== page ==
The World Health Organization has declared an end to the deadliest Ebola outbreak on record, reports the New York Times. The announcement comes after the countries hit hardest by the epidemic—Liberia, Sierra Leone, and Guinea—reported zero cases for 42 days, or two incubation periods. During its two thriving years, the epidemic killed 11,300 people and infected more than 28,500.
The Scottish government confirmed on Monday that a healthcare worker who recently traveled from West Africa has tested positive for Ebola in Glasgow. The patient has been isolated at a special unit for infectious disease at Gartnavel Hospital and will soon be transferred to Royal Free Hospital in London.
The body of a 40-year-old woman who died of an apparent heart attack Tuesday afternoon at the African Queen Hair Braiding hair salon in Brownsville, Brooklyn is being tested for Ebola as "an abundance of caution," city health officials announced. The woman returned 18 days ago from Guinea in West Africa, one of the countries hit hardest by the virus.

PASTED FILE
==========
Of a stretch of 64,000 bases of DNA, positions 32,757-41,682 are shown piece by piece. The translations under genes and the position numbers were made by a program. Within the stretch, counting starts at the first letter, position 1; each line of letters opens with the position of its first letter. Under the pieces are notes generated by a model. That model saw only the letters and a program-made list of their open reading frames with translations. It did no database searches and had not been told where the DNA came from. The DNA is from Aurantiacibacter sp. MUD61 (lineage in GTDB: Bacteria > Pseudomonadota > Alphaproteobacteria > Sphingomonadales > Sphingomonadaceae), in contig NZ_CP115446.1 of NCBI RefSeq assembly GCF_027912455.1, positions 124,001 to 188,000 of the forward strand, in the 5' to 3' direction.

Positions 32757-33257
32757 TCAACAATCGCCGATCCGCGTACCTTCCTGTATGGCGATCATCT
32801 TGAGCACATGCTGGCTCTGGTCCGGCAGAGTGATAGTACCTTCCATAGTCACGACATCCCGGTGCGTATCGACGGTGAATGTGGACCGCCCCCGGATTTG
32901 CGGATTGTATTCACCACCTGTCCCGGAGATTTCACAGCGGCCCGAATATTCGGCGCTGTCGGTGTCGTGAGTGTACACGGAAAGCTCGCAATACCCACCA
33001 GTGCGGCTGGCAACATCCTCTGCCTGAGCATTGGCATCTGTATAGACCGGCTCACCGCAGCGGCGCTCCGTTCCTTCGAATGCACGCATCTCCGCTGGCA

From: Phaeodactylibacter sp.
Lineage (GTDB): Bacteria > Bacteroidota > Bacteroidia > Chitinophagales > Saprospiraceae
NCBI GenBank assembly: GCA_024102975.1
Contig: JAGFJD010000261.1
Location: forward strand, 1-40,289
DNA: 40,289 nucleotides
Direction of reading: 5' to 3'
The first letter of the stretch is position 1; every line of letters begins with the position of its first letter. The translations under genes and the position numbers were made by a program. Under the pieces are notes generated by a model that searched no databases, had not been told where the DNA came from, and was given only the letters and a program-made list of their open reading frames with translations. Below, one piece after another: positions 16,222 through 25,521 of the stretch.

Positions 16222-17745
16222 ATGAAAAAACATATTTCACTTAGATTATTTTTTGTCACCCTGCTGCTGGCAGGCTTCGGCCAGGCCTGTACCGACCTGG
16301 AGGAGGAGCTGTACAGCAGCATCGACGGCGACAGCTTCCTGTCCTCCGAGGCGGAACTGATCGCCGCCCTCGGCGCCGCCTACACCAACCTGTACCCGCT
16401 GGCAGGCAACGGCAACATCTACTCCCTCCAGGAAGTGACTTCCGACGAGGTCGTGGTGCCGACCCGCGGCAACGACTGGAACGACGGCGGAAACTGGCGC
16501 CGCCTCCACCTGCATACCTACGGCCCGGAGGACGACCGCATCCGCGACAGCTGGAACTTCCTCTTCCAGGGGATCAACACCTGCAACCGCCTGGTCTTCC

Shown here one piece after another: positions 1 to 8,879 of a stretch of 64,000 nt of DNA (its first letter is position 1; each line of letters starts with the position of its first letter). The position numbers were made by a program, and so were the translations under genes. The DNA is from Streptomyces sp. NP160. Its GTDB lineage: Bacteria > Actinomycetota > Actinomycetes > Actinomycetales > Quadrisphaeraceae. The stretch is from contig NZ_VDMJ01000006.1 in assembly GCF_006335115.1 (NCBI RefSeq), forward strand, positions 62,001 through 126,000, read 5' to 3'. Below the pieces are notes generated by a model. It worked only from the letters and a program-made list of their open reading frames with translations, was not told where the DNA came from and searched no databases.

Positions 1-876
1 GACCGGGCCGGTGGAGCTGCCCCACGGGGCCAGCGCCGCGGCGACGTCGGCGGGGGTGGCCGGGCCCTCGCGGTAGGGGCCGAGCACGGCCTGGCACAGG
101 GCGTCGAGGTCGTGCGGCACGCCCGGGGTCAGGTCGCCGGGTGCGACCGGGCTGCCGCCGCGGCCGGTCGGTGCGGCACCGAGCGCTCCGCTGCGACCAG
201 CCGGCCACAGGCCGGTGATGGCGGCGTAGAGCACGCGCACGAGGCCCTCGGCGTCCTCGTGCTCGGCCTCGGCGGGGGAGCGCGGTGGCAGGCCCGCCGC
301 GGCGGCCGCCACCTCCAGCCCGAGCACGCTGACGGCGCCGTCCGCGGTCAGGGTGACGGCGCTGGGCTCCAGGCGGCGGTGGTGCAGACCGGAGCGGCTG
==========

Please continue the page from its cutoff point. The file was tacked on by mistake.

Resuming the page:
It was December 2001. Senior year at Spring High School—the nucleus of a small town called Spring, Texas, two dozen miles north of Houston. Sixteen years old and like other restless suburbanites, I was over-committed to extracurricular activities, spent an unreasonable amount of time with my friends, and my only real concern was how far I could stretch the $1/gallon gas on my middle-grade car.